But imagine if Tiger was his usual self and forced Zach Johnson into a playoff ala Bob May in the PGA Championship circa 2000. Wouldn’t that have been exciting? All of a sudden, this Masters goes down in the history books as one of the best ever. Oh well, I guess Tiger is indeed human. It's either that or the Masters has truly been "Tiger-Proofed." Regardless, I'm just glad that I watched it all unfold on CBS in 100% high def, unlike that NBC "HD-lite" treatment.
I recently had the opportunity to chat with Jack Mehoffer, VP of marketing at Hanso Golf, regarding their latest product introduction. It's called "Golden Tees", and they represent the latest in golf tee technology.
Golf Grouch: What are they? Jack Mehoffer: In short, Golden Tees provide the lowest Static Coefficient of Friction between a golf ball and a tee. In layman's terms, these tees are scientifically proven to provide the least resistance between the golf ball and tee. As a result, the ball will travel farther. What does this mean for golfers?
Research conducted by our Head of R&D, Rod Stiffington, indicates that Golden Tees can increase driving distance 10% or more. So a golfer with an average driving distance of 250 yards can expect a 25 yard increase by simply switching to the Golden Tee. How do they work?
The wooden golf tee has been used universally since its commercial introduction in the 1920s. Unfortunately, the coefficient of friction from wood is very high, especially against the new urethane-covered golf balls. Metals offer much lower coefficients of friction, but you can't make 100% metal golf tees because they damage clubs and lawn mower blades. Golden Tees offer the benefit of metal contact with the golf ball, but without the drawbacks of 100% metal golf tees. In addition, we are utilizing the metal with the lowest coefficient of friction against urethane, gold." Are you using real gold?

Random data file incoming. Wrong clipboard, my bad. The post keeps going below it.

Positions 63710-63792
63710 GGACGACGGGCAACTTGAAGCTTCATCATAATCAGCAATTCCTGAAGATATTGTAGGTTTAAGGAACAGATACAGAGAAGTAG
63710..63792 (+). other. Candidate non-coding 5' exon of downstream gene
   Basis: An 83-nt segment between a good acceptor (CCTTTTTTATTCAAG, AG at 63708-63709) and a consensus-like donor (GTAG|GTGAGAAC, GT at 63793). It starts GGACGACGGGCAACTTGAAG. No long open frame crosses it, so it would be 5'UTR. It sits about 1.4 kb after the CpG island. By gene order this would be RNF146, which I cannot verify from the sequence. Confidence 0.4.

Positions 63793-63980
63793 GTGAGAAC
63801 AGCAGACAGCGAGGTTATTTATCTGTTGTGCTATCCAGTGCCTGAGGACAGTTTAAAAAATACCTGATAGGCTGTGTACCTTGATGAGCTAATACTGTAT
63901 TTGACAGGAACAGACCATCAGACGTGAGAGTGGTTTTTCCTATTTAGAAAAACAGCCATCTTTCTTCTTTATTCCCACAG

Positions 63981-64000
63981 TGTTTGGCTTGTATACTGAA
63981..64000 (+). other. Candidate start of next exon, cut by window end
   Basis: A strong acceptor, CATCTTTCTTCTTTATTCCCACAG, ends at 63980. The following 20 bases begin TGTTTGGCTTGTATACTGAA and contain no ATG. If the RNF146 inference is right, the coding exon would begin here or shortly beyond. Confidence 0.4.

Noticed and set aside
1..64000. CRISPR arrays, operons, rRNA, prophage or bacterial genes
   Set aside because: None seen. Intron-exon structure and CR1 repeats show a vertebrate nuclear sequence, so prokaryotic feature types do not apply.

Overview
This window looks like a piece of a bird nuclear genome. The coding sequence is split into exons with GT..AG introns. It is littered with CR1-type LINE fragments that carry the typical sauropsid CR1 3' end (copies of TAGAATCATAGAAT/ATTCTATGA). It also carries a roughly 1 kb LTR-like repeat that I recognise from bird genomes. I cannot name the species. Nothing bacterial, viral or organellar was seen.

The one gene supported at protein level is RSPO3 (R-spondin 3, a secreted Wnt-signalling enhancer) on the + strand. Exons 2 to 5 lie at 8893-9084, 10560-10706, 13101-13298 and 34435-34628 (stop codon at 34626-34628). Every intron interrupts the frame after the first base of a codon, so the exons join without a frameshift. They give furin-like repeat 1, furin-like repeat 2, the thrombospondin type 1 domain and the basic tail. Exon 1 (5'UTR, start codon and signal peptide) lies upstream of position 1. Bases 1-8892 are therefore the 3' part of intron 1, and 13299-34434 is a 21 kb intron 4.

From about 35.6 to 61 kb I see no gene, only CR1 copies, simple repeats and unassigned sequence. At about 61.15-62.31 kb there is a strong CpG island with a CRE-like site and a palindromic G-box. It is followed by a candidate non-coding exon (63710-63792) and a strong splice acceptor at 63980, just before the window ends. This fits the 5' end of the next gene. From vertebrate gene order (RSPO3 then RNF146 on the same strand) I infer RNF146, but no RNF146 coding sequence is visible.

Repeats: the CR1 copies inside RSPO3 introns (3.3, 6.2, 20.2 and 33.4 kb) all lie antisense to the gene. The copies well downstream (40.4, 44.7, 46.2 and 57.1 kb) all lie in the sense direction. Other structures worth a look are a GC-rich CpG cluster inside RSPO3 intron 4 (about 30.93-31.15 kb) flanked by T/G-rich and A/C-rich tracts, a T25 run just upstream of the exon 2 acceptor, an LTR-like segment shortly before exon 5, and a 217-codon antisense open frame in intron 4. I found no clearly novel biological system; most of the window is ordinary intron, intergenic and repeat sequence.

Yes, we only utilize 24K gold. We try to minimize the cost by only coating the contact areas with gold. In addition, we've developed a patent-pending electroplating technology to apply a layer of gold onto the contact area about 100 microns thick. That's about the thickness of a human hair.
What is the availability and retail price?
Golden Tees can be found soon at specialty golf retailers for $10 a tee or a package of 50 for $450. We think that this is a small price to pay for a 10% increase in driving distance.
Who's using them?
The best players in the world will be teeing up with Golden Tees at this week's Masters. Look for them on TV! Interestingly, Golden Tees are also becoming a favorite among major Hip Hop artists such as Snoop Dogg, Kanye West and P. Diddy. Apparently, they love the "bling".
Well, we're constantly looking for ways to minimize the friction between the golf ball and tee. We have already developed prototypes of tees utilizing the material with the lowest coefficient of friction. Care to guess what that might be? I have no idea.
It's ice. We are tentatively calling the product "Iced Tee". They are currently undergoing hot weather testing in the Mojave desert. Unfortunately, it appears that there are still some snags that we must overcome before we bring it to market.